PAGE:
I can’t believe I’m saying this, but for the briefest moment ever, my wanderlust is satisfied. I’m usually obsessively checking Southwest’s sales, getaways on The Clymb, Groupon, and LivingSocial, and just generally scheming about the next place I’m going to go. But after the past six weeks I have to admit it feels awfully nice to just be at Basecamp (aka, home). But don’t fear – the wanderlust is already starting to creep back in.
So wondering where I’ve been?
First off, I’ve spent an unusual amount of time in California. I flew into San Diego at the beginning of May to make the drive to Yuma, Arizona to visit my husband who was on business travel. If you’ve never done a drive in the Southwest portion of the United States, I highly recommend you do one. It’s absolutely astonishing how fast the terrain changes from beautiful blue oceans and leafy trees, to soaring ridges and wind farms, to sand dunes straight out of Star Wars (no, really – they filmed there), and then to soaring saguaros.
Once in Yuma we got a chance to check out the local landscape and even make the hot and long drive to Joshua Tree National Park in Twentynine Palms, California. Despite it being 106F, we loved the park and definitely want to visit again during the winter. On the way back to San Diego to catch my flight, I decided to stop at the Birch Aquarium at Scripps National Oceanographic Institute. So. Many. Seahorses!
A mere week later, I was on a plane again headed to San Francisco, California for a work thing. I have to admit my first experience with San Francisco years ago was anything but pleasant, but I’ve totally come to appreciate this quirky city with time. This time I made a point of walking to Pier 39 to see if there were any sea lions… and there was! This has been a lifelong bucket list of mine so there wasn’t a second of disappointment. I also got a chance to meet Rascal and his human. Together, they make dog leashes out of old donated climbing ropes from local climbers and climbing gyms. A portion of the leashes get donated to animal shelters, so I was more than happy to buy two for my furballs.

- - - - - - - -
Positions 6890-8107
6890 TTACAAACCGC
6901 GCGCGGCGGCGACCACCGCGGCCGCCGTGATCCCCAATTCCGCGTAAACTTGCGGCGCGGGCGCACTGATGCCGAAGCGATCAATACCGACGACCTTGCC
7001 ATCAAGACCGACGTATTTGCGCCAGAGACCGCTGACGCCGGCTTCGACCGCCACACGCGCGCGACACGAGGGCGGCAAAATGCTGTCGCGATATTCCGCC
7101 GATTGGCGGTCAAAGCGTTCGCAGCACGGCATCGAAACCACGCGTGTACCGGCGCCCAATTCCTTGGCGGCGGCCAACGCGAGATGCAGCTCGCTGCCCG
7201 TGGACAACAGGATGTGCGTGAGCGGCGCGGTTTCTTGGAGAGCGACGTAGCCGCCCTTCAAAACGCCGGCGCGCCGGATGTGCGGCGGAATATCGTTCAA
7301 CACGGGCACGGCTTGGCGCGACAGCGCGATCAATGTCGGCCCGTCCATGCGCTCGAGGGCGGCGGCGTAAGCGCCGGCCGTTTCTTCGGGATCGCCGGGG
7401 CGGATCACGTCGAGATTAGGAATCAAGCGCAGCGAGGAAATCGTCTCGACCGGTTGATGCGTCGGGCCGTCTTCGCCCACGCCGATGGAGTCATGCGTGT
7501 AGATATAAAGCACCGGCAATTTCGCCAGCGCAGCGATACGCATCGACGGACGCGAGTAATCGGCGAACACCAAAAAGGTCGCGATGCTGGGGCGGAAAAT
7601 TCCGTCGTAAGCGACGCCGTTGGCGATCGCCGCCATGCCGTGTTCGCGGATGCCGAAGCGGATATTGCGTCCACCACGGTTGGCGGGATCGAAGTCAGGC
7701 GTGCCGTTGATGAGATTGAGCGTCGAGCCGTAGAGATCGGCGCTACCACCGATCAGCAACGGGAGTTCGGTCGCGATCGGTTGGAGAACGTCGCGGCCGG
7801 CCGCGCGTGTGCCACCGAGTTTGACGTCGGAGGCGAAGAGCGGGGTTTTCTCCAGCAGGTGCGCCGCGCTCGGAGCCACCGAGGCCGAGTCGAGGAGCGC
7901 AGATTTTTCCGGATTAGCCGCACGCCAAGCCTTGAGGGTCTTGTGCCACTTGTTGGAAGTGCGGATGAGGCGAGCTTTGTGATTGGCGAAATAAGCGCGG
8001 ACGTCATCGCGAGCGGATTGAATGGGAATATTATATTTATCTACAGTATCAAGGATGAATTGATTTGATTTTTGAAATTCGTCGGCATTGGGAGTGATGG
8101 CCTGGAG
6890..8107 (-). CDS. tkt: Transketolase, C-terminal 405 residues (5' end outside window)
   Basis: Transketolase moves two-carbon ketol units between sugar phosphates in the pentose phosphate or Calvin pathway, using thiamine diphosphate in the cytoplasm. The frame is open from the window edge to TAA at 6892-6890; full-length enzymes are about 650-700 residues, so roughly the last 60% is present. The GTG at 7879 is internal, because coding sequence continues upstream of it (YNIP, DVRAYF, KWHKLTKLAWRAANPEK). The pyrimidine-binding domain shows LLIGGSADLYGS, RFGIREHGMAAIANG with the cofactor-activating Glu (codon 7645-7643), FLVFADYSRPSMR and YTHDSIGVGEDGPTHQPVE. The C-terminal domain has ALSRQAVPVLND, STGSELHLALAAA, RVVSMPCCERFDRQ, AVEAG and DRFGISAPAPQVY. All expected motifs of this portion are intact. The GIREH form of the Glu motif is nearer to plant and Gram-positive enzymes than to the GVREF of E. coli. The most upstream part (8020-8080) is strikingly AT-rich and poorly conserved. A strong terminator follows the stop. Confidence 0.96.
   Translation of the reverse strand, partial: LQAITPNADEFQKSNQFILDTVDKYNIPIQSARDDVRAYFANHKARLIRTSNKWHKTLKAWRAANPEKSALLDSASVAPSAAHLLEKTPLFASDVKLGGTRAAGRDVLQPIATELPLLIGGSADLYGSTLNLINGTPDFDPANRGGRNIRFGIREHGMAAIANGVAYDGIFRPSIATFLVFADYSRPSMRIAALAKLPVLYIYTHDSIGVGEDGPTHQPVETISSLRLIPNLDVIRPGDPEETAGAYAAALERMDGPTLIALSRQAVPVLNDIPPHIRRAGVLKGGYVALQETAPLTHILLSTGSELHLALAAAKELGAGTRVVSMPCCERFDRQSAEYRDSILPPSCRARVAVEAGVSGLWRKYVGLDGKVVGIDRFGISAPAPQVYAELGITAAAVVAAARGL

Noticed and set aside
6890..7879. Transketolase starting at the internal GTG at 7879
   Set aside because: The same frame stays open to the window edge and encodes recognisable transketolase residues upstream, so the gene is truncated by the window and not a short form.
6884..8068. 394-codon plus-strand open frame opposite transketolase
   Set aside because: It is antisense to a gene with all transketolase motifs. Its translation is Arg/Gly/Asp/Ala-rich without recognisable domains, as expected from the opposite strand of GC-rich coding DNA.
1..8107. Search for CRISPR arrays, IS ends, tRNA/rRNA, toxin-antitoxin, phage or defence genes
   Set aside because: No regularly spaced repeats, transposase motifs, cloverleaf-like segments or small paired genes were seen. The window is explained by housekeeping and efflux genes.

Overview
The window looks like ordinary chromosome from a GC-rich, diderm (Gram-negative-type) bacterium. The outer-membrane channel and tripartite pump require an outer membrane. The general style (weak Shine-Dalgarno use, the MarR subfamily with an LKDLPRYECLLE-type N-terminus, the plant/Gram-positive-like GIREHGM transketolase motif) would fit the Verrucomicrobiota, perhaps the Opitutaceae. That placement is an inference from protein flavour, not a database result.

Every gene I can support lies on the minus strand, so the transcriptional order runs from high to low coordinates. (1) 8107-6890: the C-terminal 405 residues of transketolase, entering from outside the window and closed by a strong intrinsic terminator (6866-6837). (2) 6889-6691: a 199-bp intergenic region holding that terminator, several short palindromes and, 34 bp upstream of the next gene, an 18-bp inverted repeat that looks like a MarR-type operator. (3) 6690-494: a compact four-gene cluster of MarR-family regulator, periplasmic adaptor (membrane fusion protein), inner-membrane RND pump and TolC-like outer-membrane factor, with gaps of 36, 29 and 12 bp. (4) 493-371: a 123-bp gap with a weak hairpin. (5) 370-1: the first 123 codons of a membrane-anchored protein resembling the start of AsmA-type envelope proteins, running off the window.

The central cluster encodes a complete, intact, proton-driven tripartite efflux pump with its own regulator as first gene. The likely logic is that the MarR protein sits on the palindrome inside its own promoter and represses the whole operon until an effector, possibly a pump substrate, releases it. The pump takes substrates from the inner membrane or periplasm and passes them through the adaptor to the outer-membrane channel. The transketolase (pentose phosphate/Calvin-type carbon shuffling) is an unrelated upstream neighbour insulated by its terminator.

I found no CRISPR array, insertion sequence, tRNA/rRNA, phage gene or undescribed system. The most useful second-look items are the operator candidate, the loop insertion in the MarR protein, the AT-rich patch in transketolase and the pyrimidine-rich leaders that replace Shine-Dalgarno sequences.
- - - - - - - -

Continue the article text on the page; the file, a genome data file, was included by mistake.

Now here’s where the trip gets interesting. After spending 15 hours traveling to San Francisco, I spent 9 hours on quite possibly the most scenic Amtrak route ever to get to Santa Barbara, California. I’m sure the trip really was 9 hours (if not more), but it went by in the blink of an eye since I spent a huge portion of it with my face up against the window taking in the views. Once again, California didn’t disappointment. We went from urban, to mountain, eucalyptus forests, and ocean cliffs.
Once in Santa Barbara, I was greeted my awesome in-laws and set out seeing the area. The next day, my father-in-law treated myself and two of my sister-in-laws to a trip to Channel Islands National Park off the coast of Ventura, California. The only two ways to get to this park is by boat or small plane, and we logically opted for a ferry ride. This ferry ride was anything but normal though. Within half an hour of leaving the shore, our captain let us know there were some dolphins ahead. Soon after there were thousands. I have never seen anything like it. They were playing in our wake, jumping alongside the boat, and just generally having fun. Amazing. Channel Islands National Park itself was absolutely stunning, and we only saw 1 of the 5 islands that make up the park. Regardless, it was a visit I can’t wait to repeat. There were cliffs, sea caves, tiny foxes, lizards, crazy plants, and so much more. I’ve already decided that my next visit will involve snorkeling and kayaking. Oh, and the boat ride back involved whales!
Most recently, Rob and I celebrated our first wedding anniversary. True to our usual selves, we opted for the outdoorsy getaway and spent 6 days on the coast of Maine. First we hit Kittery, Kennebunkport, and Freeport – but got poured on for most of it. *sigh* Fortunately the rest of the weekend and the bulk of our trip was in Bar Harbor, Maine while we visited Acadia National Park.
Despite being a lifelong New Englander, I had somehow never been to Acadia National Park and I’m glad I was able to change that now. As I learnt recently, one of the criteria for a National Park is that it must contain features that are unique to the park itself – and they must be in danger. It was easy to see at Acadia that the towering rocky mountains and sharp sea cliffs were the defining feature. Rob and I spent days hiking, biking, and exploring – and we still haven’t seen a 1/10th of this park. There is so much to do. We can’t wait to go back in the fall!
So what’s up next? I’m sure to have some work travel to Kansas City, Missouri soon and we are already planning a trip to Chincoteage Island, Virginia and Assateague National Seashore in August. Other than that, we have lots of mountain biking, kayaking, and hiking to do. There’s definitely going to be some SUP lessons, Saco trips, and more. My wanderlust will be mostly in check. 😉